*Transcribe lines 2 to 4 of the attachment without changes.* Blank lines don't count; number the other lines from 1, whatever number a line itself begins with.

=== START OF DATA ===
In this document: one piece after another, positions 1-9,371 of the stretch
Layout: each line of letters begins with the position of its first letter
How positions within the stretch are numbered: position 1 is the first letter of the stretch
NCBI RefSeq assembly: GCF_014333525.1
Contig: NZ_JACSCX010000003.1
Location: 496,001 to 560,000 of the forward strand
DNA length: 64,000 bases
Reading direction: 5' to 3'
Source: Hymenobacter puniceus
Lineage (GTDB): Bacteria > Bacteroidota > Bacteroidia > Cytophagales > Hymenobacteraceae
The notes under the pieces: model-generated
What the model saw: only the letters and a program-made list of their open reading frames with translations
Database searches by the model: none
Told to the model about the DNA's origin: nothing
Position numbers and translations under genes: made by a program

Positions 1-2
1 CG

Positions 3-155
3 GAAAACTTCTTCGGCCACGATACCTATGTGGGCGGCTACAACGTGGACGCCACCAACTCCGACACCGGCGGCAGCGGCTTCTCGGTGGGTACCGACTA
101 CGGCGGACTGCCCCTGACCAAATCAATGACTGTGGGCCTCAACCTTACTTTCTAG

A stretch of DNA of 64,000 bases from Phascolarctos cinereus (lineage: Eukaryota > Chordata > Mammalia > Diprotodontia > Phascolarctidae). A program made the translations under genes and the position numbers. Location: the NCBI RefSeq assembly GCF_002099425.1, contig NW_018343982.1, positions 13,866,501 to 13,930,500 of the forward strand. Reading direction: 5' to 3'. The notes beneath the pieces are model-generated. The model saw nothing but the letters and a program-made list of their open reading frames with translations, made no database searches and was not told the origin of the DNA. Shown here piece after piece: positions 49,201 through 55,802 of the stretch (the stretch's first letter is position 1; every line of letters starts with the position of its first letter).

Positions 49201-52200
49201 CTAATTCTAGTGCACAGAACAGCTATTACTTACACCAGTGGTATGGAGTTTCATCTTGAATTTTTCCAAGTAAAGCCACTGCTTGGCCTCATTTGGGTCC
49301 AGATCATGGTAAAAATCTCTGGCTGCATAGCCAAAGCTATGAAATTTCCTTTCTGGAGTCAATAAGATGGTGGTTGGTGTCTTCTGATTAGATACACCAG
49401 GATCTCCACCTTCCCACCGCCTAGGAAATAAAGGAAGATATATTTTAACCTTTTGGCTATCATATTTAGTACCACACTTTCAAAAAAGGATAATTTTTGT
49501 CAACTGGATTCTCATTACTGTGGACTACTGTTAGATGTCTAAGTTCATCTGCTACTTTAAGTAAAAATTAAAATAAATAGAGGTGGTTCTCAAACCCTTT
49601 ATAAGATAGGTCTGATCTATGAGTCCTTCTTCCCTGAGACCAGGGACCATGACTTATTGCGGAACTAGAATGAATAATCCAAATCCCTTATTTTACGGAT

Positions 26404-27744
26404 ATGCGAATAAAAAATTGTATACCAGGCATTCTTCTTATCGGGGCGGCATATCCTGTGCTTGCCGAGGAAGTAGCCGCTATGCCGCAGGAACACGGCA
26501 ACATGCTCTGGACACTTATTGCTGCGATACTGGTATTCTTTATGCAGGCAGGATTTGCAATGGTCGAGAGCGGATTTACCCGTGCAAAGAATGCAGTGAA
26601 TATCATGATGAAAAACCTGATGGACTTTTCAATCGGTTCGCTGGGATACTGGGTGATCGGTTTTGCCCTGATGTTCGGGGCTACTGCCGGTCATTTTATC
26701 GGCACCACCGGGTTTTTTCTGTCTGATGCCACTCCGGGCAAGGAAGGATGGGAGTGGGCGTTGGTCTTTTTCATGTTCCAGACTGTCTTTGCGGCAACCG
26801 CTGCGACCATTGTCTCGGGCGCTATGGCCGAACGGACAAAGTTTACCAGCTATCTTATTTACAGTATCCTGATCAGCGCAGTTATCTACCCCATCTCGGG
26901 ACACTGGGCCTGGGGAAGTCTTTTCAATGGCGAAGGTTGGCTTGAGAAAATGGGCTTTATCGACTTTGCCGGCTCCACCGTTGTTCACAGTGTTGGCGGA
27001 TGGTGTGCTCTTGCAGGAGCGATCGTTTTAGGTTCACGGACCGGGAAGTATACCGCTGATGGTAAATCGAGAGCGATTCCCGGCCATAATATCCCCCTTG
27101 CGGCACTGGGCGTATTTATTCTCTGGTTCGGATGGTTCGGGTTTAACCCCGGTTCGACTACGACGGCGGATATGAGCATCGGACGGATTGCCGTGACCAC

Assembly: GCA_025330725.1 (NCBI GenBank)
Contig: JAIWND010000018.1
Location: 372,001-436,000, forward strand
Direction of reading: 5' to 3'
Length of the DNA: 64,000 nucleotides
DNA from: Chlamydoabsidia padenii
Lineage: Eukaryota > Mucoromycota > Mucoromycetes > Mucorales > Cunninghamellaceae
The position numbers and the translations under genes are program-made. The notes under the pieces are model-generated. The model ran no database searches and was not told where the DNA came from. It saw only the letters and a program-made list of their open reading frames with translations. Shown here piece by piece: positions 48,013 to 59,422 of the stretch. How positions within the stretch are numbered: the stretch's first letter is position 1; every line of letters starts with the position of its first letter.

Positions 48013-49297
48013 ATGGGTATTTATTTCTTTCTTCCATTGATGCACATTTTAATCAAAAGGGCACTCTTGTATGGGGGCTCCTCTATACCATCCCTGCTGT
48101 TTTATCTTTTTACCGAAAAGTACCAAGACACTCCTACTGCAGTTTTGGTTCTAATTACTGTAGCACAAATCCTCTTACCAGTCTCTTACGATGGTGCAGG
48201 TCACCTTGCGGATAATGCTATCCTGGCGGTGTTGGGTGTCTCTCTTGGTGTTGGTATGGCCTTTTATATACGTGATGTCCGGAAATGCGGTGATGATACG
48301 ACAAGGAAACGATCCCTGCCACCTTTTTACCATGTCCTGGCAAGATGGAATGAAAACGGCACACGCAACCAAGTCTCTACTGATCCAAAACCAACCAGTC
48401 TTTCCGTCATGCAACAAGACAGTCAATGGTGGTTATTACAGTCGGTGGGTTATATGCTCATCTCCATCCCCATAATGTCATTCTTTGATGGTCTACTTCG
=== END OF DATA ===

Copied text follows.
Layout: each line of letters begins with the position of its first letter
How positions within the stretch are numbered: position 1 is the first letter of the stretch
NCBI RefSeq assembly: GCF_014333525.1